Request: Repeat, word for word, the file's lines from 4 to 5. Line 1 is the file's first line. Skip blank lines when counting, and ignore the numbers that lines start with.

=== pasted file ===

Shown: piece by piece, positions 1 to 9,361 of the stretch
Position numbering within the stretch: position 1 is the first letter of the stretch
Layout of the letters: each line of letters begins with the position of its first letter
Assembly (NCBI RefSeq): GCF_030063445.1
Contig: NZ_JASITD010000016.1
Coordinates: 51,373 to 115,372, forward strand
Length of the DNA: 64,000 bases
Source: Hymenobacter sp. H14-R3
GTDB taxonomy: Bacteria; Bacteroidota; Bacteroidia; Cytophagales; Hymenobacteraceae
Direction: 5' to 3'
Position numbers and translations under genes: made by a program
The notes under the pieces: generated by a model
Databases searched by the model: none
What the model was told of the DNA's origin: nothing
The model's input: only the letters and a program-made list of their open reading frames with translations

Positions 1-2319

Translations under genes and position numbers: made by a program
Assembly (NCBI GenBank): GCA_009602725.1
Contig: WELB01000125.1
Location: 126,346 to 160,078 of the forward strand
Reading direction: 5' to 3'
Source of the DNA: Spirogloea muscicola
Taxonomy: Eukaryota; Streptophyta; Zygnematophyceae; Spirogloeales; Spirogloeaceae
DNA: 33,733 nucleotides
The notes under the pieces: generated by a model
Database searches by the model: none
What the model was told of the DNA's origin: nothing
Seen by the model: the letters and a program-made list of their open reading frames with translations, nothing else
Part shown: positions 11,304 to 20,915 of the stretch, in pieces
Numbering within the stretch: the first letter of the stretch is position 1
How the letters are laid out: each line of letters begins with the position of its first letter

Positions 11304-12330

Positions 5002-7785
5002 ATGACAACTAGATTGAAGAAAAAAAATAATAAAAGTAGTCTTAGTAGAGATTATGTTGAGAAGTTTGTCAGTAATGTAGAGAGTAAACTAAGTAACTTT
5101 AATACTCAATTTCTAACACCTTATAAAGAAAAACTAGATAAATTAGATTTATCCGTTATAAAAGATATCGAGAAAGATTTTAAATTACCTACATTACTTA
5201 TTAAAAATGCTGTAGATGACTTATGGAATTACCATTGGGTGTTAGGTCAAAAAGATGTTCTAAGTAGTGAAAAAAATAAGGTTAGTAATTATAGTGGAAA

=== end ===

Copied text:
Assembly (NCBI RefSeq): GCF_030063445.1
Contig: NZ_JASITD010000016.1